How to Let Go of an Argument

The heat of an argument can burn bright and fast, but the aftermath – the slow, smolder from the burns of what was said – can be the real problem. In the moment, when you’re angry and upset, you can say and do things that can haunt you and the person you’re fighting with for days, weeks even months afterwards. In a really bad situation, this feeling of being haunted can last for years.

It can be so easy to replay a moment again and again in your head. Perhaps you’re wondering how someone you care about could say that to you. On the other hand, you could be trying to work out why you said or did something in particular. One of the worst feelings is when you realize what you should’ve told the other person and now, you’ll never have the chance.

Dwelling on these moments can cause you to put your life on hold if you’re not careful. There comes a time, when you just have to let it go. If you don’t, you run the risk of being caught up in the “what if” and “how could they” forever. But, how do you let go when you’re still hurting?

Break the Thinking Habit

We get caught in a feedback loop. Every time something triggers a memory of the argument, your thoughts go down the rabbit hole of what was said and done. It’s important to assess what your triggers are and find a way to fight off the thought patterns that inevitably follows.

You can do this by focusing on your body. This works because of the philosophy that “minds time travel, bodies do not”. Start by focusing on your breath and not letting other thoughts interfere. Then open up your focus slowly to the rest of your body. Only once you are fully present in your body, start to become aware of sounds, smells and then sights around you. This brings your mind back into the present and out of the past, where bad arguments and painful memories dwell.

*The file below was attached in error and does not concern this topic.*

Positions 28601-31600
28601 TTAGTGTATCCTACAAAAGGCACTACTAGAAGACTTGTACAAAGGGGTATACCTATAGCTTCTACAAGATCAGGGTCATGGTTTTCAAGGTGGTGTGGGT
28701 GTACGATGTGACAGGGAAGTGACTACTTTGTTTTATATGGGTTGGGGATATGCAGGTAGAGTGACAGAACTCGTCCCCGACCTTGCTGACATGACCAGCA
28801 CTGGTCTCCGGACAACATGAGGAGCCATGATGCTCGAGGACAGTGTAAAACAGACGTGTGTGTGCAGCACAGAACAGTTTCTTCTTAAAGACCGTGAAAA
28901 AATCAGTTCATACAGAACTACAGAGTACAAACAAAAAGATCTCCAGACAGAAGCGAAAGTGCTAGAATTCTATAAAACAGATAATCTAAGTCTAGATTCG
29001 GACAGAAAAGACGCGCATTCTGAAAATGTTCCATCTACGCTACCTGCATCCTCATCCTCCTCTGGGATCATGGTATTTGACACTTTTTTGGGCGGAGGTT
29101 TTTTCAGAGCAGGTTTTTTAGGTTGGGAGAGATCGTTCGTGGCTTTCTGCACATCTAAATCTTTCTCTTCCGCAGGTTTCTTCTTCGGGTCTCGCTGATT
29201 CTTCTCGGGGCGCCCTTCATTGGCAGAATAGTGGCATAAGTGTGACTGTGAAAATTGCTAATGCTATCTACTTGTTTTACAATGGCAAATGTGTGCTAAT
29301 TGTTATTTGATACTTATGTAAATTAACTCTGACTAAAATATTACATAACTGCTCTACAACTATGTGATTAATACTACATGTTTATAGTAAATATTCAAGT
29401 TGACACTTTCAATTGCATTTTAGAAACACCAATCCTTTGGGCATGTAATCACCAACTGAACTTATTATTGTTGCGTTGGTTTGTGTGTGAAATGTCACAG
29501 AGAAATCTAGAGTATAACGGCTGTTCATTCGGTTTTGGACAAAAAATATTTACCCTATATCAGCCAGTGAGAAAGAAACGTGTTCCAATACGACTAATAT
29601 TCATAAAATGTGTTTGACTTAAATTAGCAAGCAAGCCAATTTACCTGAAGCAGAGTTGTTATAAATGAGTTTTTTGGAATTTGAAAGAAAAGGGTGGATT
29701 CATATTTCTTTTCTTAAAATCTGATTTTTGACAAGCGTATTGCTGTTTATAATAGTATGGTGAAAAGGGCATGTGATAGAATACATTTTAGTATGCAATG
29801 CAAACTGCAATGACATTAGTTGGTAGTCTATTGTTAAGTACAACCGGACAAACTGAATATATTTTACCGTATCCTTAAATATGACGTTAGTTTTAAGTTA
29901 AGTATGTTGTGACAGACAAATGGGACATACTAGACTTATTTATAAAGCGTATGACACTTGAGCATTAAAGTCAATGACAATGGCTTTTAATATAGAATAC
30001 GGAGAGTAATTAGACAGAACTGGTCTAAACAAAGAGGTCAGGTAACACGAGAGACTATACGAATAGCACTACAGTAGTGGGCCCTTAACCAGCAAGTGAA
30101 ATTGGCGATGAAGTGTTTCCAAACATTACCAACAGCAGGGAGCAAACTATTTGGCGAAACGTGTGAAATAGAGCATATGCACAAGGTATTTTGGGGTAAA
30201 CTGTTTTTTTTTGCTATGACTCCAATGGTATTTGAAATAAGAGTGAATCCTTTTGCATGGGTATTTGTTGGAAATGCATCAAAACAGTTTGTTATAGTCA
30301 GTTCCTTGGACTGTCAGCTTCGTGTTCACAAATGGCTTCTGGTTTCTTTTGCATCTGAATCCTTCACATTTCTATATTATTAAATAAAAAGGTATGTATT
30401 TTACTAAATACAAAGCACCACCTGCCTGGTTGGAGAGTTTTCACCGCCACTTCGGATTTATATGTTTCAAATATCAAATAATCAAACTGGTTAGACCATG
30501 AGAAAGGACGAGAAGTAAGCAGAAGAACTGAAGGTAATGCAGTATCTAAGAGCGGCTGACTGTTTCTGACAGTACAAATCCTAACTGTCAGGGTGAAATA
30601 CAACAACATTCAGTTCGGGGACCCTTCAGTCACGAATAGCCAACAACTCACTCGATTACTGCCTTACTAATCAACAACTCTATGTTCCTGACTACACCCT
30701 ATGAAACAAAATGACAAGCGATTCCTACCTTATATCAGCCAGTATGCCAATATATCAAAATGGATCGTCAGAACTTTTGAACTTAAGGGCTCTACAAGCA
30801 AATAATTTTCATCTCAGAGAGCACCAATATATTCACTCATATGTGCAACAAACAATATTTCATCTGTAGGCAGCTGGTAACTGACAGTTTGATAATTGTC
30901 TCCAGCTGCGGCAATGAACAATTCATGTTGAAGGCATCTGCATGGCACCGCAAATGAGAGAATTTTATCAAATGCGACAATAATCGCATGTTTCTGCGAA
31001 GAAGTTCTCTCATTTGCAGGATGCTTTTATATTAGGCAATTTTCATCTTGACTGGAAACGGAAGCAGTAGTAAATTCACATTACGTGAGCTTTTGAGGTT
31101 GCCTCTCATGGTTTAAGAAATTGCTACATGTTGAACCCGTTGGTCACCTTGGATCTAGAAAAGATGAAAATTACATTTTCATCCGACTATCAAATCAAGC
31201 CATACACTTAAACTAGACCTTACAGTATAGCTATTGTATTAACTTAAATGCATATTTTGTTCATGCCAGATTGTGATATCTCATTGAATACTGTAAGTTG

Forgive Them and Forgive Yourself

There are very few cases where you are completely right and they are completely wrong in an argument. Much like NRL Premiership odds, things can swing either way. One of the main reasons that we can’t let go of an argument is because we realize that we had a role to play in what happened – even if right was on our side at the time. This is why learning to forgive is so vital. It’s also essential that in the process of letting go and forgiving, you let yourself off the hook.

Start by asking yourself if you stand to lose anything by forgiving and releasing the grudge you’ve been holding. It’s not an easy process and can be very painful to come to terms with if the argument was a big one with someone you really care about. The problem is that holding onto resentment becomes a crutch and a comfort, and can make you feel vulnerable if you let go of it.